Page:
Minneapolis and Melodrama (Part II)
In light of the Minneapolis bridge collapse, how can the United States regain its inner strength?
Outside the United States, people shake their heads in collective disbelief at last week’s tragedy in Minneapolis. Their view of what the United States stands for had already been shaken after the invasion of Iraq.
And while that maneuver was widely viewed as a bad mistake, the at best half-hearted effort to rescue New Orleans — after its near-biblical catastrophe — has really shaken foreigners' views of the United States.
And now, in the waters of the Mississippi, lie the remnants of the world's belief in American resolve, pragmatism and inner strength.
What it sees instead is a nation hooked on a relentless cycle of media-driven political melodrama — which ultimately leads to inaction.
And thus, the world comes to realize the duality of Ronald Reagan's legacy. Yes, he was a breath of fresh air in rethinking an over-reliance on government and the public sector. Europeans actually swallowed that lesson grudgingly — and eventually took it to heart in redressing an overwrought welfare state.
As for the United States, Reagan's legacy is a different matter. As much as he despised the welfare state, the United States didn't have much of one to begin with.
What he railed against were easy handouts from government — a call to reform that Bill Clinton undertook when he moved against destitution and co-dependency in much of black America.
But on a broader canvas, Reagan's denigration of government bureaucrats — and the way in which he cast them as the moral equivalent of latter-day communists — created a cancer on American society.
To make a long story short, government's planning function — key for tasks such as maintaining a reliable infrastructure — went into complete disrepute because it was the domain of "bureaucrats." And soon after, the government lacked the funds to get the job done — creating a self-fulfilling prophecy of incompetent government bureaucrats (who can't even keep bridges from falling).
Instead, the planning function nowadays is often left to the U.S. Congress itself, not a government body generally thought to be equipped to handle such mundane yet necessary tasks.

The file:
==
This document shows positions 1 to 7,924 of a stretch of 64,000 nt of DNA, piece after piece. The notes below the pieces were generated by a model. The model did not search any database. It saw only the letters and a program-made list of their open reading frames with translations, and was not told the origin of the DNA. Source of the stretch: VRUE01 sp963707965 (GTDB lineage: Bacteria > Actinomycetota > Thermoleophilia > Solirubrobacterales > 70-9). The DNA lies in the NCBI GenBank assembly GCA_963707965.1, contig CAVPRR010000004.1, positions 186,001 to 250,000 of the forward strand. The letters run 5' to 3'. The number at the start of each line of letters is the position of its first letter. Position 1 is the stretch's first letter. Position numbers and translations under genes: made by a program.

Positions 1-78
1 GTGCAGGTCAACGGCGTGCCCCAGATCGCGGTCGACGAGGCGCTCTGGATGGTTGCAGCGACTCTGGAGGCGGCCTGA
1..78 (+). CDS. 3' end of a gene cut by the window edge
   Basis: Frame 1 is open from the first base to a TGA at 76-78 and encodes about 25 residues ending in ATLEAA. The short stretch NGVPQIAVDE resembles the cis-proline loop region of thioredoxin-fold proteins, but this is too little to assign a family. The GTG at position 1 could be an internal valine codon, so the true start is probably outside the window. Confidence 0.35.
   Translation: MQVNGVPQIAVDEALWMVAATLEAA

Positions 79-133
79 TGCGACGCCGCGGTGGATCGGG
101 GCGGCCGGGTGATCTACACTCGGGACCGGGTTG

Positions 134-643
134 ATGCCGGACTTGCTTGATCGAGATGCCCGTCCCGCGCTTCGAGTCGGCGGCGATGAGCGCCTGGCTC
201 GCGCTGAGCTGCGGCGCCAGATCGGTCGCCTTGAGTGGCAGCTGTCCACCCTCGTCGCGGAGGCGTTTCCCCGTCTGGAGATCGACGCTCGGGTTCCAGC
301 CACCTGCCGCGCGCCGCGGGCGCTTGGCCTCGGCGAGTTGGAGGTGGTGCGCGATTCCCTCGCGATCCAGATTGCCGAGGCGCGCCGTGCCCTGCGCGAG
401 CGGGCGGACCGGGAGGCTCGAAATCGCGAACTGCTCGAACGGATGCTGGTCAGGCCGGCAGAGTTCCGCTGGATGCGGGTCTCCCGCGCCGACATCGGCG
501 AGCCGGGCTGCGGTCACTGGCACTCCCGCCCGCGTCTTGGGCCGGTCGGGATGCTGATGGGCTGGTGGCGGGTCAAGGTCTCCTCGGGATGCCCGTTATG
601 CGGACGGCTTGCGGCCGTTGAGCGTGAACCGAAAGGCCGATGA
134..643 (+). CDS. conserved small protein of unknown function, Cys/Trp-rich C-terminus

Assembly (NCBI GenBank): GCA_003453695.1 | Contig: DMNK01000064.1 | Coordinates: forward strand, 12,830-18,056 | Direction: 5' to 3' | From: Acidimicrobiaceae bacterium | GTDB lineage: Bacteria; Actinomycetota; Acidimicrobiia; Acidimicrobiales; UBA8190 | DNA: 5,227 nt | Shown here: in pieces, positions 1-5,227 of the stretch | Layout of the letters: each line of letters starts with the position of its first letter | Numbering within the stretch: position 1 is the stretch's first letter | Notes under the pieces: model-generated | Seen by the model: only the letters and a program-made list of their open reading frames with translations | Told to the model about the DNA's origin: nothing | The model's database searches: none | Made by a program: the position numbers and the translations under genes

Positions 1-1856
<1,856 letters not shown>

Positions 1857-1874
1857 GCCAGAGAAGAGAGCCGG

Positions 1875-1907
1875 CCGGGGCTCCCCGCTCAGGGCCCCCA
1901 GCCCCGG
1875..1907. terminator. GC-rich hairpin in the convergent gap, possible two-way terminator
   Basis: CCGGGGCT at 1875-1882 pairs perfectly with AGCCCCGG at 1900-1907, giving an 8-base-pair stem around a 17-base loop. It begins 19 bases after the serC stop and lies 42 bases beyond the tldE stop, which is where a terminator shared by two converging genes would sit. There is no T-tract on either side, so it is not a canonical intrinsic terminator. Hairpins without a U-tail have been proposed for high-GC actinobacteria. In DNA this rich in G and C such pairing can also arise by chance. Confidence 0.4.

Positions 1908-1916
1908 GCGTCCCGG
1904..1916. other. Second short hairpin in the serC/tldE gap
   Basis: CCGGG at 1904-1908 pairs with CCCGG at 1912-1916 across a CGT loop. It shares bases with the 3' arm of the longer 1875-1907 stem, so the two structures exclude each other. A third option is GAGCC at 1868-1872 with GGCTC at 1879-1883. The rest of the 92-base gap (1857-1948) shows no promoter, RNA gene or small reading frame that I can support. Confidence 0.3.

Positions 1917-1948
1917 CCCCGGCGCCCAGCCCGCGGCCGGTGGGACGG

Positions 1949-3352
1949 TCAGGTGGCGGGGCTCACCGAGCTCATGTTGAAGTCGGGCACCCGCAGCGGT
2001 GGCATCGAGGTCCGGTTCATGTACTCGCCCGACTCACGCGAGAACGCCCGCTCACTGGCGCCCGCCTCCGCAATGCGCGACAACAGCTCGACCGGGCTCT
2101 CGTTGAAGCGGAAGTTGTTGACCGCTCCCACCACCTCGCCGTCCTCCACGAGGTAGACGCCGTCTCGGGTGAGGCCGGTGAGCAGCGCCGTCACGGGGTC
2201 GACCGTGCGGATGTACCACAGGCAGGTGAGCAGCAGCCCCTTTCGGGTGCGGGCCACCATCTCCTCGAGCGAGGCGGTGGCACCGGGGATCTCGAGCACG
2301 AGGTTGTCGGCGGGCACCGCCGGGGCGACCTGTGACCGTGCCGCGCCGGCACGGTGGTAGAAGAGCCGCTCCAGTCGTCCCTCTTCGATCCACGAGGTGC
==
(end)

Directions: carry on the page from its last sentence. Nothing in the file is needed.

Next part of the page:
But wasting public funds on unnecessary new highways, byways and bridges to nowhere named after oneself is considered "sexier" (read: more valuable and legitimate) than some green-eyeshade-wearing bureaucrat in a government cubicle focusing on the elementary task of maintaining existing infrastructure.
The bridge away from where the United States finds itself — the land of melodrama, short attention spans and incompetent mismanagement — to rediscovering, and rebuilding, America's inner strengths is a long and arduous one.
Putting the Democrats back in charge of the country — as is becoming the rallying cry for those wanting an easy way out — is no panacea for repairing our infrastructure either.
After all, in the early 1990s, a theme of Bill Clinton's campaign was the need to address the country's infrastructure deficit to make America more competitive. Instead, he eventually caved — and instead tackled welfare reform.
Maybe a healthy dose of anti-communist instincts can help sharpen the nation's determination. As a summer special, the major networks and cable programs could do a new reality TV show.
It would feature drivers riding along endless highways, stopping at bridges and overpasses to use their cell-phone cameras to do close-ups of the infrastructure.
And the viewing nation, equipped with push-button devices, would be polled each time as to whether they just saw a bridge in developing, Communist China — or one in marvelous, rich, efficient, capitalist America.
Let's see whether enough people are surprised, or even ashamed, when the results are in.
Unless things change markedly, Americans will wake up soon enough and realize that, despite today's economic boom and that of the golden 1990s, they have little to show for in terms of modernized infrastructure.
Will they then wish they lived in China?
Editor’s Note: Read Part I here.